Mathematical Thinking for GCSE

by Julie Jacques (November 2020)

This week saw the first session of the Cambridge Maths Hub work group on Mathematical Thinking for GCSE. Because this is one of the Five Big Ideas in Teaching for Mastery I signed up. The work group is led by the Deputy Lead of the Cambridge Maths Hub. There were only three participants – me, a head of department and someone else who I didn’t get to meet because their microphone and video were not working. It meant I got to spend 90 minutes deeply unpicking maths questions with three other teachers – wow, what an amazing CPD opportunity! Being online makes accessing this workgroup really easy too. If you would like to come and join in the fun, email admin@cambridgemaths.org They have said that they will re-run session one for anyone else who wants to take part.

Two of my colleagues attended this work group four years ago and back then, as a department, we began to deeply unpick problem solving, focusing initially on year 9. My colleagues first presented NRICH’s 5-step progression in reasoning and I remember it taking a lot of thought to see how we could move students from one step to the next. The same occurred in the mathematical thinking workgroup this week! It is not a straightforward thing to understand and, as with everything in teaching, it takes time in lesson design and delivery to improve both our skilled questioning and the students’ reasoning skills.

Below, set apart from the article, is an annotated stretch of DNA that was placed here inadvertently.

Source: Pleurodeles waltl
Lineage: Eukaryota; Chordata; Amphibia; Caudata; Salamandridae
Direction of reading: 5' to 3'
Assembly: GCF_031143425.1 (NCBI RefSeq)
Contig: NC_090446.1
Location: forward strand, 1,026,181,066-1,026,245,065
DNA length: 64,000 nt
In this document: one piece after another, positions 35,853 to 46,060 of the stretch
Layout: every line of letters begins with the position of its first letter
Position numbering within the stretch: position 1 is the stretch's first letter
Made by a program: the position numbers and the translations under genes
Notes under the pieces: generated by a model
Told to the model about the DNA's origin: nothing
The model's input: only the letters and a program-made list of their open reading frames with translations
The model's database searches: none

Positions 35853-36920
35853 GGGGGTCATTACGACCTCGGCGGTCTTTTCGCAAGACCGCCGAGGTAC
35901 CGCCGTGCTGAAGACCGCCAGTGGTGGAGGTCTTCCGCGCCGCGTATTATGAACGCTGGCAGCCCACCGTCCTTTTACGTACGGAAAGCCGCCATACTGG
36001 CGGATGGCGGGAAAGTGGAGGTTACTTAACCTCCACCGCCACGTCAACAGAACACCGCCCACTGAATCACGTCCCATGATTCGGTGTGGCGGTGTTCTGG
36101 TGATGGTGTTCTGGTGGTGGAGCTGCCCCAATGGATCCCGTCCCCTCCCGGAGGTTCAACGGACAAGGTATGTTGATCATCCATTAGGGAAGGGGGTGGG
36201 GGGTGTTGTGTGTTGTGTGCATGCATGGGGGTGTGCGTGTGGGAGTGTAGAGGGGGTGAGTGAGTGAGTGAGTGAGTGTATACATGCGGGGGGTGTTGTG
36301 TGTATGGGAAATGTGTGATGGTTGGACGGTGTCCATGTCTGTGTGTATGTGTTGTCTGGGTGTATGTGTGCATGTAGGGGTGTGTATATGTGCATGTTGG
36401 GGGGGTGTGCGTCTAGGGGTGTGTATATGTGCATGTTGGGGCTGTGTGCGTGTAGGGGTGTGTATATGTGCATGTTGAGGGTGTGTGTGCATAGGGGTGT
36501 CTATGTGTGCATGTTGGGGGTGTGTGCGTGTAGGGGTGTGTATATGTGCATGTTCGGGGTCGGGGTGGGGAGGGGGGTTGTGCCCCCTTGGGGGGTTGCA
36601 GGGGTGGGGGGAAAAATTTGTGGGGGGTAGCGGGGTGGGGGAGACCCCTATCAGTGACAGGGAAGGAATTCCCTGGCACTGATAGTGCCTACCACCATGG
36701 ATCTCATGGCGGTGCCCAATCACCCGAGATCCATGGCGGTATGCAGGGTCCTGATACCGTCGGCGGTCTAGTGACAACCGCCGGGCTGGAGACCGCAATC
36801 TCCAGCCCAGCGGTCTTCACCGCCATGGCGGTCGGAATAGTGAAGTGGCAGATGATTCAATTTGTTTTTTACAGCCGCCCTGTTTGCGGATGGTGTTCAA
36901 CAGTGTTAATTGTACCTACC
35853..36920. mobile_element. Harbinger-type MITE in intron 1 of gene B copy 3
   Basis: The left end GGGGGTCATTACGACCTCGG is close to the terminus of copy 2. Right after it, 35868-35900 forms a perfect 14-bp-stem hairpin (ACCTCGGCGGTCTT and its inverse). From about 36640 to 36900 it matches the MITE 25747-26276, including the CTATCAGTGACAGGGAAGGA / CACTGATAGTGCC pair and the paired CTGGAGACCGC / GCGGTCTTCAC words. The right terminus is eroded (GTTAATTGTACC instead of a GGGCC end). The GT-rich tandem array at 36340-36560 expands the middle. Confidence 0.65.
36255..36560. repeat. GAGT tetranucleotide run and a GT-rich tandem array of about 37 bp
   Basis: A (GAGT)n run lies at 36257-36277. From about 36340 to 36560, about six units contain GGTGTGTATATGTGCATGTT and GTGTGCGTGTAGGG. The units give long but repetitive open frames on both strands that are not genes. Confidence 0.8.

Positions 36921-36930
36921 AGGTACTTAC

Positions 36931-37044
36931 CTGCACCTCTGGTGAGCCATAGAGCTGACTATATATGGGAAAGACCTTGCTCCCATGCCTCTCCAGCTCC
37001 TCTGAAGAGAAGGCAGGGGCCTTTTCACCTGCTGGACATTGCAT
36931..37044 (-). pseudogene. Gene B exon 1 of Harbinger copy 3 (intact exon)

If you are interested in looking further at what NRICH has to say then the five-step progression and Reasoning: Identifying Opportunities are both worth following up. These articles also give links to tasks which support with the developing of reasoning skills; you might like to try them out with your classes.

In the work group session we tried out a couple of teaching techniques for developing reasoning skills. I really like the idea of ‘hide and reveal’ because it is a visual technique that enables all students to access the mathematical ideas.

‘Questions for calculations’ was a reasoning technique which felt like we were moving further through the NRICH steps of reasoning. I had seen this task before, when my colleagues shared it with our department, but this time instead of just looking at the image and being asked “what questions could you ask?”, we were given the image and calculations and were asked “what could the questions be?” We spent a long time discussing this task. It wasn’t easy working backwards from the calculations to the image!

There is a third reasoning technique called ‘different approaches’, which we didn’t cover, but I’ll leave it here for you to look at.

Take-aways

The three generic structures of reasoning described here are:

  1. Hide and reveal
  2. Different approaches
  3. Questions for calculations

What is the potential use for each of these techniques in the classroom?

As you design lessons, can you include any tasks that support students with the development of their reasoning skills and their mathematical thinking? Could you use it in the hook, starters or the exit ticket?

Do come and join us for future sessions, or sign up to participate next year!

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